“The medications most often prescribed for these children are stimulants, antidepressants and anti-psychotics, which all carry a risk of serious side-effects,” says Efron. “There is little research into new drugs to help these children, but medicinal cannabis has been shown to be effective to treat other medical conditions, including some severe epilepsies in children, and chemotherapy side effects and multiple sclerosis in adults.”
March 1st, Gov. Gretchen Whitmer (D-MI) signed executive order 2019-7. The order created the Marijuana Regulatory Agency, within the Department of Licensing and Regulatory Affairs (LARA). The agency will officially replace the Medical Marihuana Licensing Board this week.
The change involves more than just reprinting office stationary.
The new agency will be responsible for administering laws related to medical marijuana (which has been legal for a decade) and recreational marijuana (which Michigan voters approved last November).
Lt. Gov. John Fetterman told Democratic lawmakers on Monday that residents in 50 counties have shown strong support for legalizing recreational cannabis for adults.
Appearing Monday before a joint hearing of the House and Senate Democratic Policy committees, Fetterman shared the preliminary findings from his statewide recreational marijuana listening tour, which began in January, and will take him to each of Pennsylvania’s 67 counties to hear residents sound off on the policy debate.
Bills in the House and Senate would make recreational marijuana legal for all Pennsylvanians over the age of 21. But the legislation faces staunch opposition from Republican leaders in both chambers, who have final say on what bills make it to Gov. Tom Wolf’s desk.
(by Shamard Charles, M.D., NBC News) – The Food and Drug Administration (FDA) and the Federal Trade Commission (FTC) sent warning letters on April 2 to three companies that market CBD products, saying the companies are making false claims about treating diseases such as cancer and Alzheimer’s.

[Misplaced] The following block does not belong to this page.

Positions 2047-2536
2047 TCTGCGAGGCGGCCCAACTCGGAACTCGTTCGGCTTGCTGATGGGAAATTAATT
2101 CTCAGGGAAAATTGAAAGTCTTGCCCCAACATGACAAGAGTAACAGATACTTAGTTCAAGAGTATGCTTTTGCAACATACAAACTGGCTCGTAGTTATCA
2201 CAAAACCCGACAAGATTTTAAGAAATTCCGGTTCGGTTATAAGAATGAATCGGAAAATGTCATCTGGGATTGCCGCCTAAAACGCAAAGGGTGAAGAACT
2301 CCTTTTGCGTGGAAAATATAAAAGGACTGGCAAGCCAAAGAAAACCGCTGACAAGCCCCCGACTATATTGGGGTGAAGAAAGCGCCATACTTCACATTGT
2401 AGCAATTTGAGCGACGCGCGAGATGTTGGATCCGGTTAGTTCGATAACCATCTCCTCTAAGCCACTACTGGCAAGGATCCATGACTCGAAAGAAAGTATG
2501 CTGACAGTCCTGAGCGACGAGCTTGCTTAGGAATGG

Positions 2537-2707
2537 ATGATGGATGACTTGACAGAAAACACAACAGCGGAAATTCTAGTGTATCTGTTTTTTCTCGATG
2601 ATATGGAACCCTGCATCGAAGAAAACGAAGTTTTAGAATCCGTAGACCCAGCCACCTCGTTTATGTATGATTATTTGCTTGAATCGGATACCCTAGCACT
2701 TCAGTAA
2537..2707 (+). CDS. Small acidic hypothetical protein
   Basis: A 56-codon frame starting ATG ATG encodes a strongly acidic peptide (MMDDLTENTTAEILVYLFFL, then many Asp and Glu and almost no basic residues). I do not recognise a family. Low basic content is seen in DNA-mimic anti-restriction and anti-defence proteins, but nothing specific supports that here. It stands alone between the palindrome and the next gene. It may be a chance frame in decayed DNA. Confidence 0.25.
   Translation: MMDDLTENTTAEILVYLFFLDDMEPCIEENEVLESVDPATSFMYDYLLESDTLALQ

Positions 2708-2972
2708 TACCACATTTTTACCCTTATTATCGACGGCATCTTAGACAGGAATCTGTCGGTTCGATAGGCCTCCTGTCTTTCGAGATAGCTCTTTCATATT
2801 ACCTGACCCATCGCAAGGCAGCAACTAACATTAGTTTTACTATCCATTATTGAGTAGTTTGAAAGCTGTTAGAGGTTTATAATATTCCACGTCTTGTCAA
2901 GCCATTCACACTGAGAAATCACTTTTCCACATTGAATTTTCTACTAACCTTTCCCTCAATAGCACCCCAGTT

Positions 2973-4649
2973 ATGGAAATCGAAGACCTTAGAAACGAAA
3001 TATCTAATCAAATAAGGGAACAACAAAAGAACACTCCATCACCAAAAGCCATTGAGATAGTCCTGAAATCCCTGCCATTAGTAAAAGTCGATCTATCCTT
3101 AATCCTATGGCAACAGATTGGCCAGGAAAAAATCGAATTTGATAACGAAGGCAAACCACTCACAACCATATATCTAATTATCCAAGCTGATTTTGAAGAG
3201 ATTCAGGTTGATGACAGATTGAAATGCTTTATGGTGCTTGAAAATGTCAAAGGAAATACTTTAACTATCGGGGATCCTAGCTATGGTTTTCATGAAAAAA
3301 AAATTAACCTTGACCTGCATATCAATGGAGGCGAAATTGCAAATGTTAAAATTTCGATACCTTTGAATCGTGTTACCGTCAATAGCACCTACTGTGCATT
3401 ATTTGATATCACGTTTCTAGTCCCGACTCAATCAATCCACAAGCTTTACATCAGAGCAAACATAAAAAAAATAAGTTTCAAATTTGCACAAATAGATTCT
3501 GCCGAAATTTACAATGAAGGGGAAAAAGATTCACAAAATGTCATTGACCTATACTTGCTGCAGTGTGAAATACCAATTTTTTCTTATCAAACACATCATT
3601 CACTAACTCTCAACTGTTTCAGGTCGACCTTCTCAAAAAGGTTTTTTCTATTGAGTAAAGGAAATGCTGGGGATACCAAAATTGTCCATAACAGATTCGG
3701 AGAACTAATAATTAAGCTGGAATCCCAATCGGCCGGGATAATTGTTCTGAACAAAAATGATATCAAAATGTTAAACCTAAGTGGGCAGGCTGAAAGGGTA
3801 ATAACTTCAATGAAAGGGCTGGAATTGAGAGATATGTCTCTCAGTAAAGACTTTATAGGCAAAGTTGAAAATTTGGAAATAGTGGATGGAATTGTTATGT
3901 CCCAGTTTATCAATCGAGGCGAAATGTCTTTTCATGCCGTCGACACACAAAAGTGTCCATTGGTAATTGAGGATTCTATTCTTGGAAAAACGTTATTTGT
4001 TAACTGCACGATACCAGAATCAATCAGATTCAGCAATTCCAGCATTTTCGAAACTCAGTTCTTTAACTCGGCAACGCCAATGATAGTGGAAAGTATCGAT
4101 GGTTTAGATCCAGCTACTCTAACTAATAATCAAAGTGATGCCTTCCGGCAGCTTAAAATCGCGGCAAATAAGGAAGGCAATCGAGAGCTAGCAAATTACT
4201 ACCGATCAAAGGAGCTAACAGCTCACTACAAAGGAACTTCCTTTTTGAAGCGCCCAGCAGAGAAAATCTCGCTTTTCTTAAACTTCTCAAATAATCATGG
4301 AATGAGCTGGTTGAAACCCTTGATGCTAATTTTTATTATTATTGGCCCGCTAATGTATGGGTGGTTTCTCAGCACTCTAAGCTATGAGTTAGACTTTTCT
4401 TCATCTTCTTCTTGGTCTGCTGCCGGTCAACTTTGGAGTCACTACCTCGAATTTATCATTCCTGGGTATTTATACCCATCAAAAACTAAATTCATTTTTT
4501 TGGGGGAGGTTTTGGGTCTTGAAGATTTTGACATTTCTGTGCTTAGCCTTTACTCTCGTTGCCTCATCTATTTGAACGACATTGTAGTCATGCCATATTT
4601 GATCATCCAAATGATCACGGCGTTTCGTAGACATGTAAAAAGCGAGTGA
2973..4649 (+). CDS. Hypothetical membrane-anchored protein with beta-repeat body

The agencies assert that three companies — Nutra Pure, PotNetwork Holdings, and Advanced Spine and Pain — are falsely advertising the effectiveness of supplements that contain cannabidiol, commonly known as CBD. The products are marketed under names such as “Hemp Oil,” “CBD Softgels,” “CBD for Dogs,” “Liquid Gold Gummies,” and “CBD Oil.”
One company in particular — Nutra Pure — advertises that scientific research supports their claims that their CBD product is an effective anti-seizure medication.
For much of the past two decades, 51-year-old Angie Slinker took a cocktail of narcotics, antidepressants and anti-anxiety medications to manage the pain stemming from a car accident in 1998. She had between 50 and 60 surgeries, but her pain persisted, and doctors kept giving her more pills.
“It was just a vicious cycle,” she told CNN Chief Medical Correspondent Dr. Sanjay Gupta. “You started taking something for pain, and before you knew it, you were into another surgery. Which brought on anxiety.” To treat the anxiety, doctors prescribed more pills. And when she felt depressed, they added even more medications.
All the drugs left in her a fog. She spent most of her days in bed. When Slinker woke up, she was in pain and looking for immediate relief.
SAN FRANCISCO — David Dancer is a 48-year-old marketing executive who has worked for big brands like Charles Schwab and Teleflora. A year ago, he got a call from a recruiter for a different kind of company: MedMen, a cannabis retailer that has been called “the Apple Store of weed.” The opening was for a chief marketing officer. He took it.
One of Mr. Dancer’s early projects was a slick two-minute video by the director Spike Jonze that begins with an anecdote about George Washington as a hemp grower, a staple of dorm-room conversation. It concludes with a suburban couple coming home with a bright red bag of legally purchased pot, symbolizing “the new normal” — an ending that, like his own career twist, seemed improbable not long ago.